Category Archives: Stoic Week

Want An Unconquerable Mind? Try Stoic Philosophy

Carrie Sheffield wrote a piece about Stoic Week for Forbes Magazine in November 2013.  In this excerpt from that article, reproduced with her kind permission, Carrie explores five core Stoic ideals.

Want an Unconquerable Mind? Try Stoic Philosophy

Aurelius

Richard Harris as Roman Emperor Marcus Aurelius in the 2000 blockbuster “Gladiator”

1. Immediately Recognize What Is Out Of Your Control.

A stoic leader realizes thatonly his thoughts and intentions are truly within his sphere of control;everything else is ultimately uncontrollable.

“Anyone in a leadership role must come to terms quickly with the paradox of their position: that leaders must wield power but that often so much that happens lies outside of their control,” Robertson toldForbes. “How do we accept the limits of our power without slumping into passivity?”

Robertson said people sometimes confuse stoicism with submissiveness, but calls this “a very superficial misunderstanding.” Students of ancient stoicism tended to be sons from wealthy, cosmopolitan families. Many went on to rule empires or advise great leaders in commerce and war.

“Can you point to a single historical stoic who sat on his hands?” quips Robertson, whose forthcoming book, Stoicism and the Art of Happiness: A Teach Yourself Guide, is due early next year. “It’s just not in the nature of their philosophy to be doormats or stay-at-home types.”

Robertson gave an analogy by Cato of Utica that a stoic is like an archer who diligently and confidently notches his arrow and draws his bow but must accept that once his arrow has flown it could be blown off course or its target could move.

Stoic managers take great pains to aim well but must accept what happens with total equanimity.

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Stoic Week REDUX

 

Did you miss Stoic Week 2013?  Or would you be interested in doing it again?  This is your chance!  Starting on Monday 7th April 2014, we’re asking for volunteers to repeat Stoic Week on a more informal basis.  We may keep this going by repeating the Handbook, starting on Mondays, over the next few weeks, so you can drop-in or drop-out.  Use this discussion thread and the Google+ Community to support each other by posting updates each day (if possible) and commenting supportively on other people’s updates.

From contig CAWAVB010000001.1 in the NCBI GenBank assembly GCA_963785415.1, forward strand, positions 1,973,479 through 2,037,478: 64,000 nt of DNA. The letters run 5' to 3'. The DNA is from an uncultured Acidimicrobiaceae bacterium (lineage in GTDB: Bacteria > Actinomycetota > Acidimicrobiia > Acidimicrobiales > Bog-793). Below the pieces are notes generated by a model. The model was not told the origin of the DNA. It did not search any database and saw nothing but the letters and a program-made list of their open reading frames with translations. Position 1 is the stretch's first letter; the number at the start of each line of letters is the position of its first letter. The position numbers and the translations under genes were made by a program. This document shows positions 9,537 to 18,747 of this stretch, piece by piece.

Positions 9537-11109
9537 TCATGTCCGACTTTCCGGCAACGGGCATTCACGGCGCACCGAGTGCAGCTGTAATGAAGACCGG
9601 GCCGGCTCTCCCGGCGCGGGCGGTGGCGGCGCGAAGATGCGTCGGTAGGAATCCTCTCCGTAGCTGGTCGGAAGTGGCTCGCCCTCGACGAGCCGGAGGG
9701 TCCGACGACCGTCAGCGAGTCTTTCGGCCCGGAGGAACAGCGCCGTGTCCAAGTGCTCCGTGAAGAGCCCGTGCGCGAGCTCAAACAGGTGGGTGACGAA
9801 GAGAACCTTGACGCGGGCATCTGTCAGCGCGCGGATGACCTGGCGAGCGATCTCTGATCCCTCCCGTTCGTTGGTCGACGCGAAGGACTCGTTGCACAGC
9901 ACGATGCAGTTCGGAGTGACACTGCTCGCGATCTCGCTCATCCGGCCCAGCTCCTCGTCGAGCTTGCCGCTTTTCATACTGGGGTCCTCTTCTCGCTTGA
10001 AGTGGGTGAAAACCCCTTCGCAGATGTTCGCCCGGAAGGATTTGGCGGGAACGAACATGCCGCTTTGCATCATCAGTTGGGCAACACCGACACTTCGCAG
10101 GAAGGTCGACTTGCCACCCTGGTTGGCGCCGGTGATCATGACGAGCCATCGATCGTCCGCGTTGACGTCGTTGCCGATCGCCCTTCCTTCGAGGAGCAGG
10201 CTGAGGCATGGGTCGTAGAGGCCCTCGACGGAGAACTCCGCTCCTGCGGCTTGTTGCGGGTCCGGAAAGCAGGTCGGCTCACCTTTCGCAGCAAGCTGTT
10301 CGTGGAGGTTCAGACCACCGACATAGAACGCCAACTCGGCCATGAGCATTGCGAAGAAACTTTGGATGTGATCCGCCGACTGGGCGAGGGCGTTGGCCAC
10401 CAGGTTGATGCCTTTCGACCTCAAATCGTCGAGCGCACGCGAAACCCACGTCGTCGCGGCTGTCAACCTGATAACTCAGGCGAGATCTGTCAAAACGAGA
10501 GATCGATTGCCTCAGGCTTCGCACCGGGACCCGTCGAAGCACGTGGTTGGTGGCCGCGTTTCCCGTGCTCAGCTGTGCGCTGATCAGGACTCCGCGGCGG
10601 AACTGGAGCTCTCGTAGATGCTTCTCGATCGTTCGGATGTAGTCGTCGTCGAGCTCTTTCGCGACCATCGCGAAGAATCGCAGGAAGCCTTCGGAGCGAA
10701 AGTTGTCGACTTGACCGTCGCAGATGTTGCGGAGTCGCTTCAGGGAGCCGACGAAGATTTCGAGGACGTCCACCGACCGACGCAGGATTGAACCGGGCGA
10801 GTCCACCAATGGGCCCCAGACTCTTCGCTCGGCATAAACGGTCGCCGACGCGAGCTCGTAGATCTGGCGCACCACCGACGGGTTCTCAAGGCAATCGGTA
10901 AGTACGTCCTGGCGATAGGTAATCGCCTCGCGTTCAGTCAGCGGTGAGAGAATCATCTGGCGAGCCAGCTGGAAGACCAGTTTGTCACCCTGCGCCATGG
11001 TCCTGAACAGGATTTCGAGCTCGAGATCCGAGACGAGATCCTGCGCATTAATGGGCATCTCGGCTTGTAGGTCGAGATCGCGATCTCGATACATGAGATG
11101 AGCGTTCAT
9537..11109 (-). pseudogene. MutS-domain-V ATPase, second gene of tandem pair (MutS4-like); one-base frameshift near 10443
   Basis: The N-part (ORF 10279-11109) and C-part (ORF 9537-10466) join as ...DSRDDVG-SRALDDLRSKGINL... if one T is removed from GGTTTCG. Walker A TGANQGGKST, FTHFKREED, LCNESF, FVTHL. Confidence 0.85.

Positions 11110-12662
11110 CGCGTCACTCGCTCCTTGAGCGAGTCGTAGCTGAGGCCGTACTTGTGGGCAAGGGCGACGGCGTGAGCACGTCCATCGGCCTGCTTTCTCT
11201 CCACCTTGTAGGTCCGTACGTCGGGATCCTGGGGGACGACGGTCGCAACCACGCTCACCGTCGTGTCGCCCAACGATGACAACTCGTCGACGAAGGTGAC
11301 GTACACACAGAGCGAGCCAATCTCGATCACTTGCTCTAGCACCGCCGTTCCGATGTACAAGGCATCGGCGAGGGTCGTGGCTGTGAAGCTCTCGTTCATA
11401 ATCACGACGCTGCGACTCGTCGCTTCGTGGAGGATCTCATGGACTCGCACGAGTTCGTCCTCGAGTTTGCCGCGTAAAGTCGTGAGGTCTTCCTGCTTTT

You can read (or print) a free HTML copy of the Stoic Week 2013 Handbook on the new modernstoicism.com e-learning website.  There’s also an EPUB e-book version of the Handbook, which you can read on most tablets, mobile phones, and e-readers, etc.  You’ll also find the audio/video materials for Stoic Week on the Stoicism Today website.

If you’re interested in taking part in Stoic Week, please register to use the modernstoicism.com e-learning site and introduce yourself on the general discussion forum thread below below, or just post any questions you have.

General Discussion Forum: Stoic Week REDUX

 

Stoic Week 2013: The Results!

Stoic Week 2013: The Results!

By Tim LeBon

All the questionnaires you submitted (thank you!) have been analysed and the verdict is: Stoicism really does appear to have significant benefits on happiness, flourishing and well-being.

Key headlines

1) The improvements in well-being after taking part in Stoic week that were found in 2012 were replicated with  a much larger sample.  Interestingly some very specific findings were also replicated, such as Stoicism being most associated with acceptance, optimism and a sense of purpose. We plan to send follow up  questionnaires in a few months time to see to what extent these benefits “stick”.

2) We have piloted a scale to measure Stoic Attitudes and Behaviours, the “SABS”. For the first time we now have  evidence of a positive association between well-being and Stoic attitudes and behaviours prior to any interventions. It does seem that being Stoic is good for you.  We also know which Stoic attitudes and behaviours are most associated with well-being and which are not. The  most “active ingredients” in Stoicism  appear to be :

A. I make an effort to pay continual attention to the nature of my judgements and actions.

B. When an upsetting thought enters my mind the first thing I do is remind myself it’s just an impression in my mind and not the thing it claims to represent.

C. I consider myself to be a part of the human race, in the same way that a limb is a part of the human body. It is my duty to contribute to its welfare.

There is also now evidence that the emotion Stoicism is most associated with is not so much indifference or passivity but – joy!

There’s a lot more detail, and also some qualifications to the headlines above in the full report (below) and also recommendations for next steps. Please post a comment if you have any thoughts about what you read, including possible next steps and applications for Stoicism, now that we are developing a much more substantial evidence base.

Click here for the full report on Stoic Week 2013.